Learning the Curve

published on 01/09/06 at 6:50 pm

[Editor's Note: Periodically, PokerPlasm will publish articles that are not poker related, but still important to the gambling community. Learning the Curve is one of these articles, concentrating on the subtilties of horse betting.]

I’ve been a semi-regular horse player for almost two years. This past summer for two months I played regularly at Belmont and won consistently. I played every weekend and made occasional bets during the week. My best day was hitting the exacta at the Belmont Stakes, wheeling Afleet Alex with Scrappy-T and third forgotten horse. Unfortunately, most payoffs aren’t as lucrative as the Belmont exacta.

I believe that to be successful, you must stay consistent with your handicapping techniques. Exotic bets, guaranteed profits, and name races such as Triple Crown events should not change your handicapping or betting strategy. I am most comfortable placing single race bets, specifically the exacta. I feel that at my level of handicapping, I can understand a race well enough to pick the best two or three horses and place an educated wager.

I want to focus this article on two general observations.

First, I believe that if the pace of a given race can be accurately predicted, the odds of correctly handicapping the race increase dramatically. In races where I feel a pace battle will develop between two or three speed horses, a closing horse will be a good bet to win or hit the money as it passes the losers of the pace struggle. By playing consistently and recognizing horses and their ability, I was able to more accurately predict the pace and be selective in the races I choose to wager on. Many times, I am totally confused over the pace of a given race and will avoid it altogether.

Second, I strongly follow current form and class when I wager. These two principles are articulated very clearly in Handicapping 101 by Brad Free. Form is an indication of a horse’s current condition. A horse in good current form is stronger and should subsequently run stronger races. A horse in declining form will have poorer performances as it weakens. Class is a similar characteristic. Lower level horses enter claiming events to maiden races. As a horse jumps in class is enters allowance or stakes races. Generally, as a horse jumps in class, the competition is stronger and faster. Three top finishes in claiming level events must be factored in accordingly if that horse jumps to a stakes level race. Likely, that horse facing lesser competition will go off at longer odds. This is not always bad, considering a win will result is greater payoffs.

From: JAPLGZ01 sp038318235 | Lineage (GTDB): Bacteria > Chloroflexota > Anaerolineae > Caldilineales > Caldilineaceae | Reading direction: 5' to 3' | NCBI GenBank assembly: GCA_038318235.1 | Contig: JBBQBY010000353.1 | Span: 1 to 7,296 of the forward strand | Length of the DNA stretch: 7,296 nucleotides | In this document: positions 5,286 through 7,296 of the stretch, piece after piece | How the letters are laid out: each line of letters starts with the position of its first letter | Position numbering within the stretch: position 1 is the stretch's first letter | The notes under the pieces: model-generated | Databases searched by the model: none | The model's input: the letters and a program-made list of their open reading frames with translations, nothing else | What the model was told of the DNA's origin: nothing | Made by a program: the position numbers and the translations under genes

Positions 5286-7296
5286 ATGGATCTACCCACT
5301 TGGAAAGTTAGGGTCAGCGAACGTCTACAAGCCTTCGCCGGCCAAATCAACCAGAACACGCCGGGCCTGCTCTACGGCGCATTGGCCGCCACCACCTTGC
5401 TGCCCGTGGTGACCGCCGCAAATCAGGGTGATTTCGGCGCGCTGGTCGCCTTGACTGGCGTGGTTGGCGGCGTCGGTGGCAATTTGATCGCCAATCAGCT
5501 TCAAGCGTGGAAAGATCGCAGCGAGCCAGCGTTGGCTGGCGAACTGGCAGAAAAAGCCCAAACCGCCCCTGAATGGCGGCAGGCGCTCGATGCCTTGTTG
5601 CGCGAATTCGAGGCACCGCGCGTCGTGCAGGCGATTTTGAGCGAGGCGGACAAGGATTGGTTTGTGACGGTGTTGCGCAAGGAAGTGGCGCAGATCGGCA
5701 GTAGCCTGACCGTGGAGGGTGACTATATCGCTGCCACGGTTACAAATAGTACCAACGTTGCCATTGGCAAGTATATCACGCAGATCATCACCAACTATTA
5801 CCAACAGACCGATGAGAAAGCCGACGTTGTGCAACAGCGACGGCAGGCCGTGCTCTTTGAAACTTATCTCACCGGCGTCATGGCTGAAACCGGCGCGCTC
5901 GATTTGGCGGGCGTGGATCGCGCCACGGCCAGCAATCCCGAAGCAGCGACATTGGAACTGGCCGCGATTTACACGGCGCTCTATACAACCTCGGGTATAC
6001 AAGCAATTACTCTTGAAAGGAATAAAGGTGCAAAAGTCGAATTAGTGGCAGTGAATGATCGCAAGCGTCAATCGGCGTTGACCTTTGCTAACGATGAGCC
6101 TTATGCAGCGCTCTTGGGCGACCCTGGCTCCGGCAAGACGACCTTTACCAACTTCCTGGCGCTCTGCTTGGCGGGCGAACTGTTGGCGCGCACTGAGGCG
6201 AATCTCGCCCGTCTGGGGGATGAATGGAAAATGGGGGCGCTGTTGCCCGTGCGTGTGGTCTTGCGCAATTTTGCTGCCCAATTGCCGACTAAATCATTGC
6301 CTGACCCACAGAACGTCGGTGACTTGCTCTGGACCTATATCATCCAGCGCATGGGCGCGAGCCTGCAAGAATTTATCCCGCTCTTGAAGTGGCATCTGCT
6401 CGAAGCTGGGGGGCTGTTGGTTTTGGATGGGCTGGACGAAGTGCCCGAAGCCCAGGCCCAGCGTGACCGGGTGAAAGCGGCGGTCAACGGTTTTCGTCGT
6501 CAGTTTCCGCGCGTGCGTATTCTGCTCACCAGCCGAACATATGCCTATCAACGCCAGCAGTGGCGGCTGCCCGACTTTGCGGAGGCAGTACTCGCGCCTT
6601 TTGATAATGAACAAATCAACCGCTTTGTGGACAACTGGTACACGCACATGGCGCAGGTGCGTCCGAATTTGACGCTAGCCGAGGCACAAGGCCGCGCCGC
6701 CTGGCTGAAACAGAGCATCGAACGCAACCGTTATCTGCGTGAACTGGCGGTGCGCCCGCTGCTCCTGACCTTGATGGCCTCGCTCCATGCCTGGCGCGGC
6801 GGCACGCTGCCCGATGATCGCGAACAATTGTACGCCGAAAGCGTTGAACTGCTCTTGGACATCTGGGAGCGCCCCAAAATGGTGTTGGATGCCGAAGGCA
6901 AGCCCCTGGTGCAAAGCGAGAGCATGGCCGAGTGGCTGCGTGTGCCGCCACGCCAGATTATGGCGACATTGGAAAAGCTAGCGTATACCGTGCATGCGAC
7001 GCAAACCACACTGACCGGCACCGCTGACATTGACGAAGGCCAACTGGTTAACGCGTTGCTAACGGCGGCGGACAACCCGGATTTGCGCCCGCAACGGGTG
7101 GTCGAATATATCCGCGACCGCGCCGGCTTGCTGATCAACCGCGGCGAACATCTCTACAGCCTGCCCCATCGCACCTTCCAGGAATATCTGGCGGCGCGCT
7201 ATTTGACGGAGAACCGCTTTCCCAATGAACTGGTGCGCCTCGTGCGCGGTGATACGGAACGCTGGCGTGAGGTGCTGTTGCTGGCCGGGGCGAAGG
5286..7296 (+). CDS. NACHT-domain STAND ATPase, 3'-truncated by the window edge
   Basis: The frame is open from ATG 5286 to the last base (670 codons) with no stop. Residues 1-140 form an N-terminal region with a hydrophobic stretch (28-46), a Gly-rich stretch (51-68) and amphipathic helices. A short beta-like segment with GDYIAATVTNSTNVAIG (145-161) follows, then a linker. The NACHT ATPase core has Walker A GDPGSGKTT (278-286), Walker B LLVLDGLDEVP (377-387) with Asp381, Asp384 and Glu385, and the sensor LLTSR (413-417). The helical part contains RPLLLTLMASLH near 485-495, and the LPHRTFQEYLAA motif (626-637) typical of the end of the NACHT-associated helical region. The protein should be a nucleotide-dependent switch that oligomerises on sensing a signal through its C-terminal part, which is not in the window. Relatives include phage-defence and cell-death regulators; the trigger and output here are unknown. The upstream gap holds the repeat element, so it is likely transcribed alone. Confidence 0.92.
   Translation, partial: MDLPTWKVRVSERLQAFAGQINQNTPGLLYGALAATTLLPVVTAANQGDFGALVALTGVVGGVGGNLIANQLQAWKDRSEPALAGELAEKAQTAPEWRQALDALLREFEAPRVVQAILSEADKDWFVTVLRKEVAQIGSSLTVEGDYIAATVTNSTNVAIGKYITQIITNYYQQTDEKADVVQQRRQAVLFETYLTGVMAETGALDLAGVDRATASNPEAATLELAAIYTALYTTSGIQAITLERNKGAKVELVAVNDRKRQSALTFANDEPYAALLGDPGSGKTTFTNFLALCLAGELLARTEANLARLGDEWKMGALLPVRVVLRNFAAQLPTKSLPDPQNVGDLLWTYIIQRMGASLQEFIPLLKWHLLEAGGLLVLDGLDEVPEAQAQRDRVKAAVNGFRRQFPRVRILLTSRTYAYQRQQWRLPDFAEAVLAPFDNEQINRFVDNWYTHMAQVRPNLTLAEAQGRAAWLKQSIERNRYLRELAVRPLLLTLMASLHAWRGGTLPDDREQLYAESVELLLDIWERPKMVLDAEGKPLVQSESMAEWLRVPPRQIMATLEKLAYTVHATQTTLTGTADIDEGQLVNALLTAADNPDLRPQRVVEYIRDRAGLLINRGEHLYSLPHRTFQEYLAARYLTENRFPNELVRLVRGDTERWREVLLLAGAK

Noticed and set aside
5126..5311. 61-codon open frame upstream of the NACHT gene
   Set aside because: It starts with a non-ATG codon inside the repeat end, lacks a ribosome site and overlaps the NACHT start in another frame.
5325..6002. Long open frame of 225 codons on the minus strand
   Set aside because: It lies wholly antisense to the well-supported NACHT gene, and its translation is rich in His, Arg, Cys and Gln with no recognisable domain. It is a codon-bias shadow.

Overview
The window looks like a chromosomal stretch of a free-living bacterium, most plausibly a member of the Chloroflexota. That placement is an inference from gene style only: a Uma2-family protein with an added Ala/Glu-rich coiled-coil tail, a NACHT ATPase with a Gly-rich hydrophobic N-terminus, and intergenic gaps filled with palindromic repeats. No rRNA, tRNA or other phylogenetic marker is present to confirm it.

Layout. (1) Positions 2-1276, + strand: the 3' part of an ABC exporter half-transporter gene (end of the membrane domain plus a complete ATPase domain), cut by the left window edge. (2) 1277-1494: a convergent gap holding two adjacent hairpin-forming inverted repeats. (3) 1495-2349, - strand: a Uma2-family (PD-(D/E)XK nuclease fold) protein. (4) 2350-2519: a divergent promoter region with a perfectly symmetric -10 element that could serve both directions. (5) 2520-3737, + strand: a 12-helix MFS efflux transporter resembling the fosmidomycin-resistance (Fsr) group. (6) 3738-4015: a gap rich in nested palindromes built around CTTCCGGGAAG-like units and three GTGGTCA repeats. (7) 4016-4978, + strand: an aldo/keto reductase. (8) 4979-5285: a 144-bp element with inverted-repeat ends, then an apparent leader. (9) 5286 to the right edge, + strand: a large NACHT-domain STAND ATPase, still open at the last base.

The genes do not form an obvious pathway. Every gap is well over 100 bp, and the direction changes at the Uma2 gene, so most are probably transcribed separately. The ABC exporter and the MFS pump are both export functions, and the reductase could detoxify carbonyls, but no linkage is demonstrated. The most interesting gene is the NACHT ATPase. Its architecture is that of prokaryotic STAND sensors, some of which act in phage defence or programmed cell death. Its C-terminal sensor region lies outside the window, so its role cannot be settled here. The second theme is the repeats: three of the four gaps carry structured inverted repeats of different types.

Handicapping is not an exact science in my opinion. Some methods argue that you should first find an overlay in the field, a horse who you feel has a better chance to win than the odds reflect, and wager accordingly. I believe that in order to be successful, you must first understand the race. If you then find a horse you feel is under-bet, the wager becomes that much more attractive. There is no sense in betting on horses that have no chance to win, whatever the odds may be.

The Flying Dutchman is an amateur horse handicapper, building his knowledge base through books/articles, fellow handicappers, and live betting experiences. His articles will predominantly be published during the summer (Eastern U.S. racing schedule).

Be Sociable, Share!

4 Responses to “Learning the Curve”

  1. Shrek

    Jan 9th, 2006

    I was interested by this comment…
    “There is no sense in betting on horses that have no chance to win, whatever the odds may be.”

    At what point does a horse have no chance to win? 15%? 2%? 1%?

    Thanks
    Shrek

  2. Grinder

    Jan 11th, 2006

    I’m glad there is no horse racing near me – I would be DOOMED.

    BTW – I’m always talking about Poker Tracker – if you need any info let me know. It’s a MUST for anybody that is serious about poker.

  3. The Dutchman

    Jan 18th, 2006

    Shrek, I wouldn’t neccessarily give it a percentage. It depends on the type of competition a given horse faces in any race. For instance, did Spanish Chestnut have any chance in the ’05 Derby, no, and everyone knew it. He was entered into the race to challenge Bellamy Road for the lead. Unfortunately, the Derby was such a cluster **ck that the horse who did win had no reason to be there. Closing argument, who finished 2nd, was also a lame horse, as his subsequent races showed. But back to your point, I would say you have to look at winning percentages on a case to case basis. Sometimes you might eliminate a horse that wins, thats handicapping…

  4. randall bly

    Apr 23rd, 2011

    I used to be good at horse betting but not any more.Your article is good, I would like to more.

Leave a Reply